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Candide, ou l'Optimisme is a French satire first published in 1759 by Voltaire, a philosopher of the Age of Enlightenment.
The novella has been widely translated, with English versions titled Candide: or, All for the Best (1759); Candide: or, The Optimist (1762); and Candide: or, Optimism (1947).
It begins with a young man, Candide, who is living a sheltered life in an Edenic paradise and being indoctrinated with Leibnizian optimism (or simply Optimism) by his mentor, Pangloss.
The work describes the abrupt cessation of this lifestyle, followed by Candide's slow, painful disillusionment as he witnesses and experiences great hardships in the world.
Voltaire concludes with Candide, if not rejecting optimism outright, advocating a deeply practical precept, "we must cultivate our garden", in lieu of the Leibnizian mantra of Pangloss, "all is for the best in the best of all possible worlds".
The tale of Candide begins in the castle of the Baron Thunder-ten-Tronckh in Westphalia, home to the Baron's daughter, Lady Cunégonde; his bastard nephew, Candide; a tutor, Pangloss; a chambermaid, Paquette; and the rest of the Baron's family. The protagonist, Candide, is romantically attracted to Cunégonde. He is a child of "the most unaffected simplicity", whose face is "the index of his mind". Dr. Pangloss, professor of "métaphysico-théologo-cosmolonigologie" (English translation: "metaphysico-theologo-cosmonigology") and self-proclaimed optimist, teaches his pupils that they live in the "best of all possible worlds" and that "all is for the best".
All is well in the castle until Cunégonde sees Pangloss sexually engaged with Paquette in some bushes. Encouraged by this show of affection, Cunégonde drops her handkerchief next to Candide which entices him to kiss her. For this infraction, Candide is evicted from the castle, at which point he is captured by Bulgar (Prussian) recruiters and coerced into military service, where he is flogged, nearly executed, and forced to participate in a major battle between the Bulgars and the Abares (an allegory representing the Prussians and the French). Candide eventually escapes the army and makes his way to Holland where he is given aid by Jacques, an Anabaptist, who strengthens Candide's optimism. Soon after, Candide finds his master Pangloss, now a beggar with syphilis. Pangloss reveals he was infected with this disease by Paquette and shocks Candide by relating how Castle Thunder-ten-Tronckh was destroyed by Bulgars, and that Cunégonde and her whole family were killed. Pangloss is cured of his illness by Jacques, losing one eye and one ear in the process, and the three set sail to Lisbon.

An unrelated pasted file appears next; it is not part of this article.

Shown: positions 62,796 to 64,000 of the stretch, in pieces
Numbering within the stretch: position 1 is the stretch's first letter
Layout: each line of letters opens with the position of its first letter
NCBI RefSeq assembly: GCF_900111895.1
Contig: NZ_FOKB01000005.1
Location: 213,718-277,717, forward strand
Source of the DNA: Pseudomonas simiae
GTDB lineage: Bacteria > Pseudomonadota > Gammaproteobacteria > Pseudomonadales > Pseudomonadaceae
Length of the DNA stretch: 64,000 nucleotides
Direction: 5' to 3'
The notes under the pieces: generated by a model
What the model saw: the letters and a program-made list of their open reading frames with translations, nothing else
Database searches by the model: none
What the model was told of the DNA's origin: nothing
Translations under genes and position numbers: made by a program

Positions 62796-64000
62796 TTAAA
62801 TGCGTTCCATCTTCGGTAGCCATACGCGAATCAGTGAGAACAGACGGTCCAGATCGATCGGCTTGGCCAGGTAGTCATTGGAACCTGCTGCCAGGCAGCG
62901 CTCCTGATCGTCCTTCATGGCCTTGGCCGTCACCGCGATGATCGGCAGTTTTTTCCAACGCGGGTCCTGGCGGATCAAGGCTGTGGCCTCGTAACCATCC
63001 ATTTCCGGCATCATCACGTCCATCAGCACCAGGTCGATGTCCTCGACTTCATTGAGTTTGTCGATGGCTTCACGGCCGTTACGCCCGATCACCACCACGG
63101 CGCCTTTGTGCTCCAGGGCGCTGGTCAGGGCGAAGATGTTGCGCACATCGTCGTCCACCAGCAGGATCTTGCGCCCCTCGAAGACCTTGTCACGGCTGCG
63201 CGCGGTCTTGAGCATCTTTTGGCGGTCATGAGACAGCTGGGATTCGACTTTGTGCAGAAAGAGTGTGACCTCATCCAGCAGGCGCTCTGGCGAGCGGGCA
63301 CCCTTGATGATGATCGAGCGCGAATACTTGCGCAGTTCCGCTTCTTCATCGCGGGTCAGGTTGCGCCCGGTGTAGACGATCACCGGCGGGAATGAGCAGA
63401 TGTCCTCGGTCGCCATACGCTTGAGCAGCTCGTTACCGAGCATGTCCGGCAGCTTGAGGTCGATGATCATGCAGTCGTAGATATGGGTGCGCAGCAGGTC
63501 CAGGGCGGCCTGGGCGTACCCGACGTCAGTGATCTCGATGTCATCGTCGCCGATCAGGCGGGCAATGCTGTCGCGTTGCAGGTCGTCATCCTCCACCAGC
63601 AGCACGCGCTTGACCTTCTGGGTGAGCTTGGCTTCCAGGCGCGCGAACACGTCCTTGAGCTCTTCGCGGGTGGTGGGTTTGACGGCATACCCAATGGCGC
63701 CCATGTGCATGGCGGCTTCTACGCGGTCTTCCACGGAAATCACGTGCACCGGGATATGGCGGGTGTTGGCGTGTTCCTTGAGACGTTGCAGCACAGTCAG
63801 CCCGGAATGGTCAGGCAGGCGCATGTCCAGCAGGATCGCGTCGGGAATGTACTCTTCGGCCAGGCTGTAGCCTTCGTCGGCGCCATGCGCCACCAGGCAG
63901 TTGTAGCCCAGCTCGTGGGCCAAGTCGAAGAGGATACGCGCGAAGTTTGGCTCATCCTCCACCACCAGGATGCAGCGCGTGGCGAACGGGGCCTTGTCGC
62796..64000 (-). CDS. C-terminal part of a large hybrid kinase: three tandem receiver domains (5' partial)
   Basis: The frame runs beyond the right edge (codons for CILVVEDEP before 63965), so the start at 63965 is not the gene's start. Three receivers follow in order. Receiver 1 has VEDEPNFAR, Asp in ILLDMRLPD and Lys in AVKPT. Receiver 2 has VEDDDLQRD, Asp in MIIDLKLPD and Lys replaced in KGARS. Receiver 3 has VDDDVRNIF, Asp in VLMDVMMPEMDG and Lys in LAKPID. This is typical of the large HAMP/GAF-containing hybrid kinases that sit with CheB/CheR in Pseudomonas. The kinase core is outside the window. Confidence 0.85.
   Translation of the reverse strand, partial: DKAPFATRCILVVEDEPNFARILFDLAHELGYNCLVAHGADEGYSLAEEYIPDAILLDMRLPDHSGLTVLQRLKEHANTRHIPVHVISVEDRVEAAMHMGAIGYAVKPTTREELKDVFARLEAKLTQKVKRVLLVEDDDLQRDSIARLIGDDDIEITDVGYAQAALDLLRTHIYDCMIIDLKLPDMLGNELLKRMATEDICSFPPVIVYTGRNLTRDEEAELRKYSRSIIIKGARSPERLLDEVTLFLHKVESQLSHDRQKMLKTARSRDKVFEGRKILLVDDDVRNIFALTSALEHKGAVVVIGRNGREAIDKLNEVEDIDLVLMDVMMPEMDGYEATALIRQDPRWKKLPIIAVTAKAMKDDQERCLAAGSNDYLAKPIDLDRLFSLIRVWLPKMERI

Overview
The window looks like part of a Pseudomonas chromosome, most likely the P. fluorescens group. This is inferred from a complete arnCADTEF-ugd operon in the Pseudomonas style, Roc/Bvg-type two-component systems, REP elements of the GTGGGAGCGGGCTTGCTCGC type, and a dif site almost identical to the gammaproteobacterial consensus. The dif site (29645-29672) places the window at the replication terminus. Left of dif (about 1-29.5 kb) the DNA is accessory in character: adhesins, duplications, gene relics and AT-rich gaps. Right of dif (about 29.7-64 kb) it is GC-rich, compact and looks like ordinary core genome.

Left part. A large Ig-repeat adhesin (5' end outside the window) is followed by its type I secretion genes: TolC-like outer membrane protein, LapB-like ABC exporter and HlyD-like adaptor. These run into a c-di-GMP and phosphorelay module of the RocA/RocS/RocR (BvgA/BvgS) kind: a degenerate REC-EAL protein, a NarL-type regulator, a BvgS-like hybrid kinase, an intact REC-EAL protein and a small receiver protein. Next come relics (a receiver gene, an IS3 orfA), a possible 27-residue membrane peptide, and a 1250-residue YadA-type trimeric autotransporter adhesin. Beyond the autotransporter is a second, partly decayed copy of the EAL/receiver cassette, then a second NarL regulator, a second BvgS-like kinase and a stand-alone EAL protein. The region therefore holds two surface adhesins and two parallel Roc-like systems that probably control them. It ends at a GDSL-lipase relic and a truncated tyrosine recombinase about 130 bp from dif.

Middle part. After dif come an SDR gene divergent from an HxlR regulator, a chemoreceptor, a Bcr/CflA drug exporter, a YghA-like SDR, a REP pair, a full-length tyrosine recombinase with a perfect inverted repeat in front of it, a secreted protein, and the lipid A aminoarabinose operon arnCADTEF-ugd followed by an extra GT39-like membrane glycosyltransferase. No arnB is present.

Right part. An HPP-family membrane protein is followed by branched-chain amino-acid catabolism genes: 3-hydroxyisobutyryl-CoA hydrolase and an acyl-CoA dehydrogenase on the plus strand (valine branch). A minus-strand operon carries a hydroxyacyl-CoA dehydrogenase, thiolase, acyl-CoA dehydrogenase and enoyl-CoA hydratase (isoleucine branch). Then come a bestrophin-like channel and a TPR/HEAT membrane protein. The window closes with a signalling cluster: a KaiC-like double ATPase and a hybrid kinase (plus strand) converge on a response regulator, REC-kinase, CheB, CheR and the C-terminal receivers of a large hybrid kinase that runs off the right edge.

In Lisbon's harbor, they are overtaken by a vicious storm which destroys the boat. Jacques attempts to save a sailor, and in the process is thrown overboard. The sailor makes no move to help the drowning Jacques, and Candide is in a state of despair until Pangloss explains to him that Lisbon harbor was created in order for Jacques to drown. Only Pangloss, Candide, and the "brutish sailor" who let Jacques drown survive the wreck and reach Lisbon, which is promptly hit by an earthquake, tsunami and fire that kill tens of thousands. The sailor leaves in order to loot the rubble while Candide, injured and begging for help, is lectured on the optimistic view of the situation by Pangloss.
The next day, Pangloss discusses his optimistic philosophy with a member of the Portuguese Inquisition, and he and Candide are arrested for heresy, set to be tortured and killed in an "auto-da-fé" set up to appease God and prevent another disaster.